June 2021 Reads

💩 = Hot Garbage 😢 = I shed a tear

😭 = I ugly cried 🍆 = Some steamy scenes (Rated R)

💎 = A gem 💘 = Warmed my heart

👻 = Scary! 🤢= Gross

😍= Swoon-worthy love-story 🚩= Red Flag!

It was a rough reading month! Honestly, I think that I’m still recovering from A Little Life (it’s unclear if I will ever fully recover. I only read two books in the first two weeks of the month, but luckily things turned themselves around over the last couple of days, and I finished a couple of really great reads.

Flock by Kate Stewart ✨/5


I hated this book. Truly hated it. I found it through Tik Tok (when will I learn to stop trusting book recs from there).

It’s the story of this girl who moves to a new town where her rich but estranged dad owns a calculator factory. She moves in with him but has to work in the factory during the day. Then she meets this guy at the factory, and they start a romance. He has a raven tattoo, and so do all his roommates. He went to MIT and is very mysterious. And here is where my biggest mistake came in. I thought this book was a fantasy. I was waiting for this guy to reveal that he was a vampire, that he could turn into a raven, maybe he was a fallen angel. He was just a regular guy. This is not a fantasy book, which that misunderstanding is 100% on me. But this book is so boring, and the ending is stupid.

I thought about DNFing it about halfway through, but all the Goodreads reviews said it gets really good at the 75 to 80% mark, so I persisted. Unfortunately, it does not get really good. I read all of the After books last year, and those were significantly better than these; at least Hardin and Tessa interesting sometimes.

Ninth House by Leigh Bardugo ⭐️⭐️⭐️⭐️/5

I wanted this book to be a five-star favorite read, but it just wasn’t. I thought it had all the ingredients that I would love: dark academia, secret societies, interesting magic, well-developed characters, but I didn’t fall in love with the book. I didn’t totally vibe with the main character. It’s 100% a me-problem, not a book problem, and even though I didn’t have a super-strong emotional connection to the book, I still enjoyed reading it.

Ninth House follows this girl, Alex, who can see ghosts as she takes over this position as overseer of the secret societies at Yale (who are doing actual magic and rituals). She has a troubled past and struggles with all aspects of her life, both magic, personal, and academic.

It was also very heavy. Bardugo uses this book to tackle some really tough topics like sexual assault and wealth and privilege in the American education system.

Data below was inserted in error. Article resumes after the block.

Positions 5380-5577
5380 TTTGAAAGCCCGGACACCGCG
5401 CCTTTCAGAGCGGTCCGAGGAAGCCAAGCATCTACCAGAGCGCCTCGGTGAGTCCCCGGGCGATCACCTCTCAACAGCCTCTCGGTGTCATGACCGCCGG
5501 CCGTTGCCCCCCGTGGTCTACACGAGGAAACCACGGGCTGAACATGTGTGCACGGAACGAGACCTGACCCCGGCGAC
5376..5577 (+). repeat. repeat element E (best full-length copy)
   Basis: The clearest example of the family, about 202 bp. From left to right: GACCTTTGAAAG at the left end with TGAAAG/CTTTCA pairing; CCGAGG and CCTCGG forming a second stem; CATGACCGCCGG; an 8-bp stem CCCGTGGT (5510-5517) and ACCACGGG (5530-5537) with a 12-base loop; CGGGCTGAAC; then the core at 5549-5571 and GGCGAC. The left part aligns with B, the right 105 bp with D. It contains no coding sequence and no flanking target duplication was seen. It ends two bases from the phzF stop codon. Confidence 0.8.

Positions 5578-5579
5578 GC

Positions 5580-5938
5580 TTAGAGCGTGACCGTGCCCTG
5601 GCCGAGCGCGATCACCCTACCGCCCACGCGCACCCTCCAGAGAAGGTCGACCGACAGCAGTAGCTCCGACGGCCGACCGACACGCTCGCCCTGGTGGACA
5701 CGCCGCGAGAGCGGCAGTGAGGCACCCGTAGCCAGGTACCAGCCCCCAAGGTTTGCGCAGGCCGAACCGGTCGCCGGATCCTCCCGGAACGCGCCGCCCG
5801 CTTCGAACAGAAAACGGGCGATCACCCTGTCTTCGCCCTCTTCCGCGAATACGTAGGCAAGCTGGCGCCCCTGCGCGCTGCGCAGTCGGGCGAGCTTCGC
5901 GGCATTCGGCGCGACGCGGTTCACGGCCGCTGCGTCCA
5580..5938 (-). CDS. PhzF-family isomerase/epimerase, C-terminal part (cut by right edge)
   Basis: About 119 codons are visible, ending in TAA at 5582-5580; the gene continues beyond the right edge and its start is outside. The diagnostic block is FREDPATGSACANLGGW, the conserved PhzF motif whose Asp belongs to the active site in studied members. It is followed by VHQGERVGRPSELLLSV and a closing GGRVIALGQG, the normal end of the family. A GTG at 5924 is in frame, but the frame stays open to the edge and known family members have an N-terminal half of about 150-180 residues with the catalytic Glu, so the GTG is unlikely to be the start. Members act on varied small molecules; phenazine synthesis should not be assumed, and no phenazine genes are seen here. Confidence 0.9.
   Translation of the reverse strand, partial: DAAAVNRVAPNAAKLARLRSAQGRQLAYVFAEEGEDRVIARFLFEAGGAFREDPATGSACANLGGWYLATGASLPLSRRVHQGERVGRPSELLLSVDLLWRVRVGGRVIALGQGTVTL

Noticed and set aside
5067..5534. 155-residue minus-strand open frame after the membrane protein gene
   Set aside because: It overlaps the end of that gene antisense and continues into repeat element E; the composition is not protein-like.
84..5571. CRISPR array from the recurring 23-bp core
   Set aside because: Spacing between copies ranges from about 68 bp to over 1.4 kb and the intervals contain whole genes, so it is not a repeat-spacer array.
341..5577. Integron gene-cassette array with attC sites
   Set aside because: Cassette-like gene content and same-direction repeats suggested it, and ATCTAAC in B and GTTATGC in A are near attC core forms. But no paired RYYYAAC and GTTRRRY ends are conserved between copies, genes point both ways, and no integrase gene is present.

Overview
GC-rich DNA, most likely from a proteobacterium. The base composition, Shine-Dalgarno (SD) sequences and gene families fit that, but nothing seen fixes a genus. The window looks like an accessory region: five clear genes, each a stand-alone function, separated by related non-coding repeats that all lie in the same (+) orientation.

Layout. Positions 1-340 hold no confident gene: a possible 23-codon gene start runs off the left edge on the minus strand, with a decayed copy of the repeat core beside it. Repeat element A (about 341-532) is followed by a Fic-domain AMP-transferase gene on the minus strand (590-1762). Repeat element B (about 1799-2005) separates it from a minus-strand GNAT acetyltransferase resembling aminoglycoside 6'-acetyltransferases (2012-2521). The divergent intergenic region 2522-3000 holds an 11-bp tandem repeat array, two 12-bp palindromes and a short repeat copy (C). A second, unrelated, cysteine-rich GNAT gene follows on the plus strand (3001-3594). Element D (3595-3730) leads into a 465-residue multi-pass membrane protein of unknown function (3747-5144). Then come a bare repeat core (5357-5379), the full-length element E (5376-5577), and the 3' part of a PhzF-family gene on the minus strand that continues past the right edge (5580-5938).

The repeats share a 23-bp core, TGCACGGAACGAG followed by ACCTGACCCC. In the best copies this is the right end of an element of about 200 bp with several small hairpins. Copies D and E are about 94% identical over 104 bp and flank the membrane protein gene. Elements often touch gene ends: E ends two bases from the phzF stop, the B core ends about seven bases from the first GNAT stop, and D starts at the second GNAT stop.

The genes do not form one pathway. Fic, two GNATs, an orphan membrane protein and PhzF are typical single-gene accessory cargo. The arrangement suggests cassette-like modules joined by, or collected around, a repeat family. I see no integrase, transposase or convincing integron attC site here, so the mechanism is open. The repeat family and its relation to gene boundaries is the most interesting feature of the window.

Gild by Raven Kennedy ⭐️✨/5

When will I learn to stop taking recommendations from Tik Tok? Apparently never. This book was confusing…? I didn’t completely hate it, but also, it was pretty bad. It tells the story of a gilded concubine of King Midas. A lot happens in the book, but also I cared about none of it. I likely won’t be reading the next book. Warning, it does have a very graphic rape scene, so be aware of that.

The Last Magician by Lisa Maxwell ⭐️⭐️✨/5

Ugh! Another fantasy that just fell flat! Again the premise was interesting, and I enjoyed most of the characters, but I was bored! Esta has magical abilities to move through time, and she is sent back in time to steal an object that will allow magic to be free in New York again.

House at the Bottom of Lake by Josh Malerman ⭐️⭐️/5


The premise for the book is in the title. These two teens found a full house at the bottom of a lake. The house seems strangely untouched and undamaged by the water it rests in, and the mystery of the place enamors the kids. The book is really well-written, and the tension throughout the book left me on the edge of my seat, but there seemed to be no pay-off in the ending.

The Ivies by Alexa Dunne ⭐️⭐️⭐️✨/5

I read this YA Thriller in an evening! It was a nice change of pace from the traditional domestic thrillers I’ve mostly been seeing. I loved the setting, an elite boarding school, and how it explored the crazy world of elite college admissions. It was an enjoyable read!

A Touch of Malice by Scarlett St. Clair ⭐️⭐️⭐️⭐️/5


Last month I read the first two books in this series, and I think I underplayed how much I enjoyed them. Are they a little trashy? Yes. Do they have the emotional capacity of a teaspoon? Yes. Is every conflict solved with Persephone and Hades having sex? Yes. But it’s a great time. Sometimes it’s nice to read a book about hot people in love who can solve all their problems in a couple of pages.

Hello Girls by Emily Henry & Brittany Cavallaro ⭐️⭐️⭐️⭐️⭐️/5


My quest to read Emily Henry’s books is almost done (all I have left is When the Sky Fell on Splendor). She co-wrote this book with Brittany Cavallaro (who wrote the Charlotte Holmes series), and I absolutely loved it. Why is no one talking about this book? It’s fantastic! It follows these two best friends as they run away from home. Winona is fleeing her abusive weatherman father, and Lucille is leaving her life in poverty and her drug-dealing brother. They get into all sorts of messes along the way. It is fun but also explores the deep intimacy and love between friends. It’s so good! Second favorite Emily Henry book (so far) after Beach Read.

The House in the Cerulean Sea by TJ Klune ⭐️⭐️⭐️⭐️⭐️/5


This book is a cup of homemade chicken noodle soup and a hug. It warmed every inch of my heart. It reads like a children’s book in the best way. It feels like a Wes Anderson movie. It’s perfection. It follows Linus, who is a caseworker for magical orphans, as he is sent to an island to check on a highly classified orphanage. Linus is all about rules and objectivity, but as he meets the children on this island and their caretaker, he can’t help but fall in love. It’s so so good. A new favorite!